The Centers for Disease Control and Prevention (CDC) has issued a “food safety alert” over a deadly bacterial outbreak linked to whole fruits sold around the country.
According to the Nov. 23 CDC alert, three fruits sold by HMC Farms – peaches, nectarines and plums – may be contaminated with the Listeria monocytogenes bacterium. The U.S. Food and Drug Administration (FDA) said in late October that samples of the fruits it obtained from HMC Farms tested positive for the pathogen.
The aforementioned fruits were sold in stores nationwide between May 1 and Nov. 15 in 2022 and 2023. One person has died so far, and nearly a dozen people have been hospitalized in seven states – California, Colorado, Florida, Illinois, Kansas, Michigan and Ohio.
The outbreak promoted HMC Farms, which is based in California, to voluntarily recall conventionally grown fruit that could be potentially contaminated with L. monocytogenes. No organically grown fruit was included in the recall notice. (Related: Listeria OUTBREAK linked to milkshakes sold at Frugals Tacoma causes three deaths, six hospitalizations.)
Consumers who purchased the conventionally grown peaches, plums and nectarines, individually or packed in two-pound bags, through Nov. 15 were urged to check their freezers as they may have frozen the recalled fruits for later uses. Recalled products were not to be consumed but disposed of or returned to their local stores for a full refund. Consumers were also urged to clean their refrigerators, containers and surfaces that may have touched the contaminated fruits.
The CDC said investigators were still determining if any additional fruit or products made with these fruits may have been contaminated. It added that the true number of sick people may likely be higher than the number reported because some people recover without medical care and were not treated for the bacterial infection called listeriosis.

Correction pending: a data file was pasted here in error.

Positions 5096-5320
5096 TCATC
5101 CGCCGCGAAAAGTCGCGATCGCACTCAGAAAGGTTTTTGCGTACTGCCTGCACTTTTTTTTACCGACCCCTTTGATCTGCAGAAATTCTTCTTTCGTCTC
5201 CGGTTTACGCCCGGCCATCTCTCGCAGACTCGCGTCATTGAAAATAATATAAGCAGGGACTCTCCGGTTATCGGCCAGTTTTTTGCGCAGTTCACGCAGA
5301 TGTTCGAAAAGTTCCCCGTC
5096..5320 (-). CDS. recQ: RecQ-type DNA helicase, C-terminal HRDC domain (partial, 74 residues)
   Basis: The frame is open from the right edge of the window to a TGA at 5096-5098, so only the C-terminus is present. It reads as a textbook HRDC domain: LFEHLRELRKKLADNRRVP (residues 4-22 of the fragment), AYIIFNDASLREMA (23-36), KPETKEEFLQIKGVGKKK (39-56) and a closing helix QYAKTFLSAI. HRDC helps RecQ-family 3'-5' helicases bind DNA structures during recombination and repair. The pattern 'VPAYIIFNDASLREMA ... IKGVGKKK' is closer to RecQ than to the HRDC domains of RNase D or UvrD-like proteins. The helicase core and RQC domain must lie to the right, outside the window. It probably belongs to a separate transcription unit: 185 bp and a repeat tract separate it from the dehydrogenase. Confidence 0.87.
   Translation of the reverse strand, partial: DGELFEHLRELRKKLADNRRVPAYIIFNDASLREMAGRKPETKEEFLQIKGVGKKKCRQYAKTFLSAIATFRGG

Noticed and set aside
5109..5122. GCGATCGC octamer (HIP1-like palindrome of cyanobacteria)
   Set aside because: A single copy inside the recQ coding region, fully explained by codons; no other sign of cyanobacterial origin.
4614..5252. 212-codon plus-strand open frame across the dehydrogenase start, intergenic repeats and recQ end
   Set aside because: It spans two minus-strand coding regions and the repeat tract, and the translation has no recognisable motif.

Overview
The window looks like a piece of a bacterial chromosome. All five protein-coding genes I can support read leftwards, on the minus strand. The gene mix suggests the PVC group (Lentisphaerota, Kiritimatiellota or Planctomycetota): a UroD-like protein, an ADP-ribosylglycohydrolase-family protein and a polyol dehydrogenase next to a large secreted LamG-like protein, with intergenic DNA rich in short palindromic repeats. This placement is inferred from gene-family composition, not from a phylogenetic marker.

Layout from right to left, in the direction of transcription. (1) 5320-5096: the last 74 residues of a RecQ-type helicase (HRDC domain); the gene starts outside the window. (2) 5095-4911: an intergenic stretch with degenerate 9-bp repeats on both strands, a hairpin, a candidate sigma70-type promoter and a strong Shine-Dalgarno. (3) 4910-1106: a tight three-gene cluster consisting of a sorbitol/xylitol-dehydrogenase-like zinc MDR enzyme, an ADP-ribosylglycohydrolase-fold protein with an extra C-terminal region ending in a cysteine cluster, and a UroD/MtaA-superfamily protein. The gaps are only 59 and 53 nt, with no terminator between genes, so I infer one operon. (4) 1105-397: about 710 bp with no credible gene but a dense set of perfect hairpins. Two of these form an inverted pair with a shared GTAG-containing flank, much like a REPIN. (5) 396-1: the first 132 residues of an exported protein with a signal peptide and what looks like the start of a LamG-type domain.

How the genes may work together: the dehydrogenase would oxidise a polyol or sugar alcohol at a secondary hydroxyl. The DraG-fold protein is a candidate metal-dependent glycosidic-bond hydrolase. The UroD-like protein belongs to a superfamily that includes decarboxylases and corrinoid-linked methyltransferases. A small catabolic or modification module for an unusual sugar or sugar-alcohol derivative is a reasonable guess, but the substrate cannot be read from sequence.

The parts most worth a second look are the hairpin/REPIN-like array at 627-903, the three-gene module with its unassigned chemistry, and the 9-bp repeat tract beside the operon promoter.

Listeria infection: What you need to know
Listeria infection or listeriosis is usually caused by eating food contaminated with L. monocytogenes, which can be found in animal feces, soil, vegetation and water.
People can contract listeriosis through eating raw fruits and vegetables contaminated from the soil, or from contaminated animal manure used as fertilizer, contaminated meat, unpasteurized cheese or milk. If food is not prepared correctly, the bacteria can become more concentrated – and that’s when it can cause illness.
Pregnant patients are about 18 times more likely to acquire serious listeria infections with exposures. Those over the age of 65 and those who have compromised immune systems – those undergoing chemotherapy or taking medications for autoimmune diseases are also at high risk for listeriosis.
Like most foodborne illnesses, listeriosis can often have gastrointestinal effects, such as diarrhea, stomach cramping and vomiting, but sometimes it can also just be body aches, fatigue and weakness. Those symptoms can show up within 24 hours after exposure but sometimes, they don’t show up until 70 days after exposure.
Always practice basic food safety steps in food handling, cooking and storage. In every step, follow the four guidelines to keep food safe – clean (wash hands and surfaces often); separate (avoid cross-contamination); cook thoroughly to proper temperatures; and chill (refrigerate promptly).
If you’re immunocompromised or if you’re pregnant, take extra precautions, such as avoiding deli meats and raw veggies, fish that is lightly cooked, soft cheeses and so on.
Visit Outbreak.news for more stories about listeriosis outbreaks caused by contaminated food.
Watch this news report about the recall of nectarines, peaches and plums amid a deadly listeria outbreak.
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